As the reliance on healthcare data grows, the inter-connectivity and regulatory governance of these devices plays a vital role in patient monitoring, clinical decision support, and care.

Interoperability of medical devices has been a long-standing issue in healthcare, and caretakers are taking notice. According to the Gary and Mary West Health Institute, 60% of nurses believe preventable errors can be reduced through greater device and system connectivity. Devices such as infusion pumps, ventilators, blood pressure monitors, and other vital sign monitors are critical for quality care. Connecting these devices can reduce reporting and communication errors while enabling better care.

Furthering the move toward a connected healthcare enterprise and helping shape interoperability standards are regulatory moves toward value-based care and meaningful use, where payments are linked to healthcare outcomes. With the value, demand, and volume of healthcare data rising exponentially, designers must consider numerous factors for connected equipment.

The following are solutions to four challenges medical device original equipment manufacturers (OEMs) will face as they prepare for the future of connected care.

1. Accurate timing

As primitive at it may seem, the biggest debate today in the medical world is: What is the correct time? Is it the time on the wall clock, the time on the device, or the time on the doctor’s watch? Timestamping measured data is crucial, as caregivers working across devices need to know what type of care was given to a patient and exactly when. To meet that need, caregivers cannot go by a nurse’s recording of time from a wall clock. Devices must recognize the Network Time Protocal (NTP) of outside devices and synchronize device time to server time. Designers should never assume the internal clock on their device will be the only source of time.

2. Eliminate user actions

Phani Bidarahalli, General Manager and Head of Healthcare & Life Sciences, Wipro’s Product Engineering Services

The less time a caregiver spends manually using or entering data into a device the better. Avoiding proprietary workflow issues can eliminate the probability of human error. Devices should be designed to perform data exchanges as independently as possible without the need for user intervention. Designers also need to recognize and understand the broader setting where a device will be used. For example, the requirements of a device in a cardiac care center can vary from the requirements of the same device in an orthopedic setting. Research and development teams that connect medical device OEMs with usability experts and clinicians can improve workflow.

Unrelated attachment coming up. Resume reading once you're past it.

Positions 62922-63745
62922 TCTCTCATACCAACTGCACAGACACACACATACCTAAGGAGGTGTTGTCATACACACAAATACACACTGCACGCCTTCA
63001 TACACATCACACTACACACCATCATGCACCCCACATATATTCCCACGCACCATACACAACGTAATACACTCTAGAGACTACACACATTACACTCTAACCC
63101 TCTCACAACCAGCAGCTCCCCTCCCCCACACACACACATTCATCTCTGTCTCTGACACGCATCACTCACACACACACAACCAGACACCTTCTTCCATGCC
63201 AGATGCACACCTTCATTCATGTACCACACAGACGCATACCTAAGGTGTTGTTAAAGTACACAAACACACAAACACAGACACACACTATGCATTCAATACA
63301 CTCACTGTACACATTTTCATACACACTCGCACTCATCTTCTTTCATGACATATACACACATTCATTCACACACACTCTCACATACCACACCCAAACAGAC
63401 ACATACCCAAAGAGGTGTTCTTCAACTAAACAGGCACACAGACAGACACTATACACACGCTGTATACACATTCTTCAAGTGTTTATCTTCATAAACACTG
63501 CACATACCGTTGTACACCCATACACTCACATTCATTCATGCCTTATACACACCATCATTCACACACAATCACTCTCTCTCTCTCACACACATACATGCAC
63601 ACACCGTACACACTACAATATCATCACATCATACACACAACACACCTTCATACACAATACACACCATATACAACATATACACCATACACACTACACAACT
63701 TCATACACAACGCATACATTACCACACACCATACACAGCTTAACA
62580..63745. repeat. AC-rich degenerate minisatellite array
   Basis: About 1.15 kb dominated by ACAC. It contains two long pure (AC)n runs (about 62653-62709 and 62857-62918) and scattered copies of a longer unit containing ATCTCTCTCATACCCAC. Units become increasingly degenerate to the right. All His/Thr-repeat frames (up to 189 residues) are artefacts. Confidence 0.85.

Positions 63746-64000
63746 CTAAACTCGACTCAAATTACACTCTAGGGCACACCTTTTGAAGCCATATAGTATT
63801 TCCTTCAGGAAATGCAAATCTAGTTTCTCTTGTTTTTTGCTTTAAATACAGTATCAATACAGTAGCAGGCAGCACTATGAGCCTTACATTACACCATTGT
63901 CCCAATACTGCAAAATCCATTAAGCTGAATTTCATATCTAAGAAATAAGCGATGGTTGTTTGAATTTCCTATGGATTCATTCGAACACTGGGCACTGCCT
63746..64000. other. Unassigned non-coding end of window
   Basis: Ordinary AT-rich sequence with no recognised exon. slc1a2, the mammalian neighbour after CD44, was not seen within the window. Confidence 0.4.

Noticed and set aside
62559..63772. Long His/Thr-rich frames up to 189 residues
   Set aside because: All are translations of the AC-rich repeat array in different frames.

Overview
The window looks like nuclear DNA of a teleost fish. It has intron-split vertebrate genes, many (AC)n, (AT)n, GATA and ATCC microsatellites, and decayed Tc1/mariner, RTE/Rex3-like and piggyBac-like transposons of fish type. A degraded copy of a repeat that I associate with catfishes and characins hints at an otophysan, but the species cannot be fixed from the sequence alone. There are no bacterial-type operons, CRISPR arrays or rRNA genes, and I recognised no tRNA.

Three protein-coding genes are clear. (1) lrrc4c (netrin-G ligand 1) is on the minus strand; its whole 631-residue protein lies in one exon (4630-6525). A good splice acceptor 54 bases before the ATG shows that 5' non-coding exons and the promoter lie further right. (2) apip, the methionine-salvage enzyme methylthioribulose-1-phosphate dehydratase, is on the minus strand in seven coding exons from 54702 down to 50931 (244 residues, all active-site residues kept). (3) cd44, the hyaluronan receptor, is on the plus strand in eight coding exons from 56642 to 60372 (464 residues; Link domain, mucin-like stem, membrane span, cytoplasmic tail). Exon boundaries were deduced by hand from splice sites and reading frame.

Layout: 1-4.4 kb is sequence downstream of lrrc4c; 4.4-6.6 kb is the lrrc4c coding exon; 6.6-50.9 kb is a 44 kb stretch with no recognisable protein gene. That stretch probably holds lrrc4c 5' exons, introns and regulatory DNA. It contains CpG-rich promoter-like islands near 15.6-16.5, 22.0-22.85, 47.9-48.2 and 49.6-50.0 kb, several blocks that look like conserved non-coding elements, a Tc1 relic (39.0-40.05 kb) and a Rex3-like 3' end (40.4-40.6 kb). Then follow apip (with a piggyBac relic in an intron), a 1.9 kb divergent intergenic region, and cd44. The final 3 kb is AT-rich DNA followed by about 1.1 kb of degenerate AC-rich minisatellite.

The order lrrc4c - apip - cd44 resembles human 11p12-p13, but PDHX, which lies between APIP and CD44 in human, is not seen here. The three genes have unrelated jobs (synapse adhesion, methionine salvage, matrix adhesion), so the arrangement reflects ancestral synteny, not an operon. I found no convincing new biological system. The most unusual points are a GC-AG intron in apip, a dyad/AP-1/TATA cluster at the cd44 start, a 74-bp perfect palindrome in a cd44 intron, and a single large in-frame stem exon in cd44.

3. Secure pairing

Technology such as Bluetooth can present challenges in pairing and un-pairing devices, potentially causing data loss and unsecure communication. Designers must understand pairing needs of individual devices. Arbitrarily pairing devices could expose patients to non-standardized information. If a nurse wants to send a prescription to an infusion device, the infusion device and the device sending the prescription need to have a perfect handshake so the source can be authenticated. This could prevent a nurse from accidentally delivering a prescription to the wrong device. Medical device OEMs need to adopt secure public and private key encryption mechanisms and institute design and audit processes that frequently monitor data loss.

4. Managing compliance

Health Insurance Portability and Accountability Act (HIPPA) compliance is an area of concern for medical device manufacturers. As more and more technology manufacturers embrace open source technologies and commercial libraries available for data encryption, it is important to understand how those technologies will impact HIPPA compliance. Medical device designers must understand the trail of data that could potentially be left on another device and should conduct accessibility testing of open source packages to ensure they are securing patient records and data to meet HIPPA requirements.

Technology will drive integration of end-point patient interaction and delivery devices as part of clinical decision support systems or participate in clinical decision support when data is not present in the same device.

Wipro Ltd.
www.wipro.com

About the author: Phani Bidarahalli is the general manager and head of healthcare & life sciences practice of Wipro’s Product Engineering Services (PES).